Debunking and moving beyond the good old needs-based selling myth and more…

Everyone recognizes that growth is the best remedy for reversing sluggish performance, but I’m less certain enough business leaders really know how to inspire growth or exactly where their organizations might be lacking.

Continuing my “Fundamentals Rule” theme, I’d like to focus on sales excellence this week by summarizing a project I just concluded for a small business services company that has dramatically turned the growth corner by improving sales performance.

Because my sales strategies and tactics deviate from the convention, I’m used to the initial skepticism that always greets me in a new assignment! This latest project was no exception, but we were able to more rapidly transform the organization thanks to the commitment of the sales force and an executive team determined to fight for their company’s survival.

In less than 2 quarters they have gone from negative year-over-year growth to posting record sales months in June & July; the corporate pipeline shows August and September will shatter the prior month’s records!

Though there are several nuances explaining their great transformation I will focus on one aspect that typically causes the initial skepticism and because it is also a core point to creating these unsurpassed results: debunking and moving beyond needs-based selling.

At best, a sales force that “sells to the (prospective) customer’s needs” is selling to lagging indicators. By very definition, needs are determined by yesterday’s news–not nearly sharp enough or fast enough to truly solve a (prospective) customer’s compelling business issues! But in these turbulent economic times, a great majority of targeted customers (even at the most senior levels) have a difficult time figuring out where their business even stands in its competitive industry making it rather difficult to properly articulate needs.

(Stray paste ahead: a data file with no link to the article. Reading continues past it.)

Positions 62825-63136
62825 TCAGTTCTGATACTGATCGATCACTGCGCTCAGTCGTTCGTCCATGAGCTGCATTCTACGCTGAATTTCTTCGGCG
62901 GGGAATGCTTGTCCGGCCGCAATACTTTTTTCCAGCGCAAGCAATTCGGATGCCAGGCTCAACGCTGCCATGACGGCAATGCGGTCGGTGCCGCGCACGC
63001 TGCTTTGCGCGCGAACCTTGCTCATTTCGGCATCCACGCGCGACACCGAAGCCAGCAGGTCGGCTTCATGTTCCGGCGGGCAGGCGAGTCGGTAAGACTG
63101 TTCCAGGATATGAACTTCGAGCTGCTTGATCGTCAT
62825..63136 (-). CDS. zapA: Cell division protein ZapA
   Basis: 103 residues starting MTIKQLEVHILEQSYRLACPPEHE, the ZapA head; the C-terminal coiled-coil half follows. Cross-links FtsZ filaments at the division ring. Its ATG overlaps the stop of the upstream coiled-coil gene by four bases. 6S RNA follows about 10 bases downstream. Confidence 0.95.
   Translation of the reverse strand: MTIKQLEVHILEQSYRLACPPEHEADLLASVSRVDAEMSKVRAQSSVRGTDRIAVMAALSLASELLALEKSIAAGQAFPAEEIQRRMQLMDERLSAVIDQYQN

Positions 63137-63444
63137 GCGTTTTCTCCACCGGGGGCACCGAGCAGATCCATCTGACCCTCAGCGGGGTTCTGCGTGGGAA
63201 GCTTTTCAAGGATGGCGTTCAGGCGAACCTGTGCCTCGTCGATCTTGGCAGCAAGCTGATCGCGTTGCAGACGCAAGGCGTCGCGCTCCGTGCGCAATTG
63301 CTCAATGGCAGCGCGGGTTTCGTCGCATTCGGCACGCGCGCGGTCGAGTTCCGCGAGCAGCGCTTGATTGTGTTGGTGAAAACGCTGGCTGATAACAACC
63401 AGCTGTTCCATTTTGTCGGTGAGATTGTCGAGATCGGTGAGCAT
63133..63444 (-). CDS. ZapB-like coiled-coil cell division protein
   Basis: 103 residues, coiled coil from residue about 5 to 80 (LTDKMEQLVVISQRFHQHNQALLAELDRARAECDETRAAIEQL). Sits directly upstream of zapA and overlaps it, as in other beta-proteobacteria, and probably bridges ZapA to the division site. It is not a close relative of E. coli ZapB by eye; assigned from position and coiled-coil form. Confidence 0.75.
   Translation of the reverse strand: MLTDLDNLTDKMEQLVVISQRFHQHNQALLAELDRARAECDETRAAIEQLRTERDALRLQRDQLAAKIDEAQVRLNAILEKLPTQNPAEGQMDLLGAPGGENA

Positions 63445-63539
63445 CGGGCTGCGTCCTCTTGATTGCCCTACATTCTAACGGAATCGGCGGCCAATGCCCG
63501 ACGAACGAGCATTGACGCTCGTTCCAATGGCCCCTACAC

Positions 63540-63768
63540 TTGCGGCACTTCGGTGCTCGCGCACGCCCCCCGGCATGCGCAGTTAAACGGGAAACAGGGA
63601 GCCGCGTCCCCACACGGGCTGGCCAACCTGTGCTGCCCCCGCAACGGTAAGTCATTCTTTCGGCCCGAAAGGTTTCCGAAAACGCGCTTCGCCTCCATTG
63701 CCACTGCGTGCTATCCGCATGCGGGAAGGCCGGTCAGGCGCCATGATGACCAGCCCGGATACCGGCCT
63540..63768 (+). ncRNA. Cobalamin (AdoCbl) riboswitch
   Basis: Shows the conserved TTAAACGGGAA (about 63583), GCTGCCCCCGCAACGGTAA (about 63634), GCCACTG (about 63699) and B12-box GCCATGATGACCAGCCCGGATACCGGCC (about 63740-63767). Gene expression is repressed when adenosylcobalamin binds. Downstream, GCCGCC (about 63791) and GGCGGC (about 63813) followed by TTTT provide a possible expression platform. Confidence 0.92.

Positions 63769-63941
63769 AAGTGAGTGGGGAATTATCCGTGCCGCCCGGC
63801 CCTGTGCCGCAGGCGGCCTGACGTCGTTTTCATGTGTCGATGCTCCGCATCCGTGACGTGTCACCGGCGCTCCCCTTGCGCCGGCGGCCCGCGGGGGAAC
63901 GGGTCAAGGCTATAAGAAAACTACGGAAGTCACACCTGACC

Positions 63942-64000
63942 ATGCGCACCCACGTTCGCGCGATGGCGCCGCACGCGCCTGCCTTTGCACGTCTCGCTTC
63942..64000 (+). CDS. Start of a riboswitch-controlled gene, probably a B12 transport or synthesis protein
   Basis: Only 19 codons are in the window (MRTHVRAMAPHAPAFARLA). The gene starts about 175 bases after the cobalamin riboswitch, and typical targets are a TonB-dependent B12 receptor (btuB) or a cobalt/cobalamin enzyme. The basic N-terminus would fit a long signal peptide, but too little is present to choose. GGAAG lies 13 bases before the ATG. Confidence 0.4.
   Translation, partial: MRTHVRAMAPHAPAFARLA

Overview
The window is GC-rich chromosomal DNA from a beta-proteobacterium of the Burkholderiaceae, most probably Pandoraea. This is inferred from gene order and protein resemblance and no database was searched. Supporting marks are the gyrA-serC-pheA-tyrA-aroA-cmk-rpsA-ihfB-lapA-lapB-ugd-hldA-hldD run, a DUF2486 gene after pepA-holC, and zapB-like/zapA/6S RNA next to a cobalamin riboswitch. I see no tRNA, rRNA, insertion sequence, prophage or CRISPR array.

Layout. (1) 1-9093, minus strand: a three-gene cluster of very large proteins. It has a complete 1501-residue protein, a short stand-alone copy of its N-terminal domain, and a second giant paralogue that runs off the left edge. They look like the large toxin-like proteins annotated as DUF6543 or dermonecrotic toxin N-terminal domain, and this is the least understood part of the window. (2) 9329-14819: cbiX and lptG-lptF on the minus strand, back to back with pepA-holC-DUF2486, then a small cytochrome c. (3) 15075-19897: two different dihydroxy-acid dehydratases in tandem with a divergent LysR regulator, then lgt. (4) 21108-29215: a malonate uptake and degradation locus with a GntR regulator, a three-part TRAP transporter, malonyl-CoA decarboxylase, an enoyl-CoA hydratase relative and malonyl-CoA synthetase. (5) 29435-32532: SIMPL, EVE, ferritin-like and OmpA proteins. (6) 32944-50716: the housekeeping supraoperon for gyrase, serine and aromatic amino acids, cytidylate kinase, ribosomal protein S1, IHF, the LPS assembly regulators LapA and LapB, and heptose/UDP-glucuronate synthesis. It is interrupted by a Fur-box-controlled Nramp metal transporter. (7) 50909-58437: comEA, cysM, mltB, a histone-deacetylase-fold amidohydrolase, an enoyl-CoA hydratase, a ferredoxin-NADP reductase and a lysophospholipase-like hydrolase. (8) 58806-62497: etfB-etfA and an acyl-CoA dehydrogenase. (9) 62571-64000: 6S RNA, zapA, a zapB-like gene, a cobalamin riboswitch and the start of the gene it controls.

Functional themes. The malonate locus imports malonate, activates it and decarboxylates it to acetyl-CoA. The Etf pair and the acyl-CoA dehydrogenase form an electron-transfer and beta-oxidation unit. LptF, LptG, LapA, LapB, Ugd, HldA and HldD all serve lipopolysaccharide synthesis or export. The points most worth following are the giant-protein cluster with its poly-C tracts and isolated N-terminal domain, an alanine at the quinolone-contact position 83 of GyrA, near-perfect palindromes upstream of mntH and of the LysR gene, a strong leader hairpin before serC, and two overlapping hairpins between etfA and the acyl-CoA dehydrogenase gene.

Consequently, needs-based selling invariably leads the discussion to price and is a primary cause for commoditization. In practice, needs-based selling is purely a tactical exercise and as a process it is now so familiar to all that what should be a critical dialogue takes on a recognizable pattern between sales person and buying influence.

Fundamentally, needs-based selling is all wrong for today’s economy and in my view it’s the biggest culprit for poor sales performance.

I showed my client (as a company) how to replace the purely tactical lagging indicator needs-based selling with the more strategic, forward-looking method of selling to leading indicators.

This process focuses on the prospect’s current and anticipated business conditions. While it is collaborative and fully integrates all aspects of the prospect’s business, it forces the sales professional to take a leadership position.

My client’s sales force became so good at this so quickly they not only are growing a record clips they are also charging a premium for their services.

Working extremely hard and closely together, we also debunked a second myth: in recessions, customers will always buy on price.

My experience shows, and my client’s success further validates, organizations that create unrivaled value will always be in great demand–particularly when their targeted market needs help.

The last myth debunked (and one I hear all the time) is “you don’t know our sales force, they will never change the way they do things, we’ll try it and support it, but it’s tough to teach our old dogs new tricks.”

Respectfully, I find that an unfortunate number of senior management teams just don’t know their sales force and unwittingly institutionalize mediocrity by continually underestimating what can be achieved.

There was a time when the sales profession migrated from feature/function product-pitching to needs-based selling: the late 1970’s and early 1980’s. I don’t believe it’s coincidental that was also a period of great economic uncertainly and distress.

I preach what I practice and I am utterly convinced that companies must compel their sales forces to adopt a leading indicator style of selling.

My client did it so superbly that I’ve also achieved a primary project milestone: produce swift, significant & sustained results so they can carry on without me.

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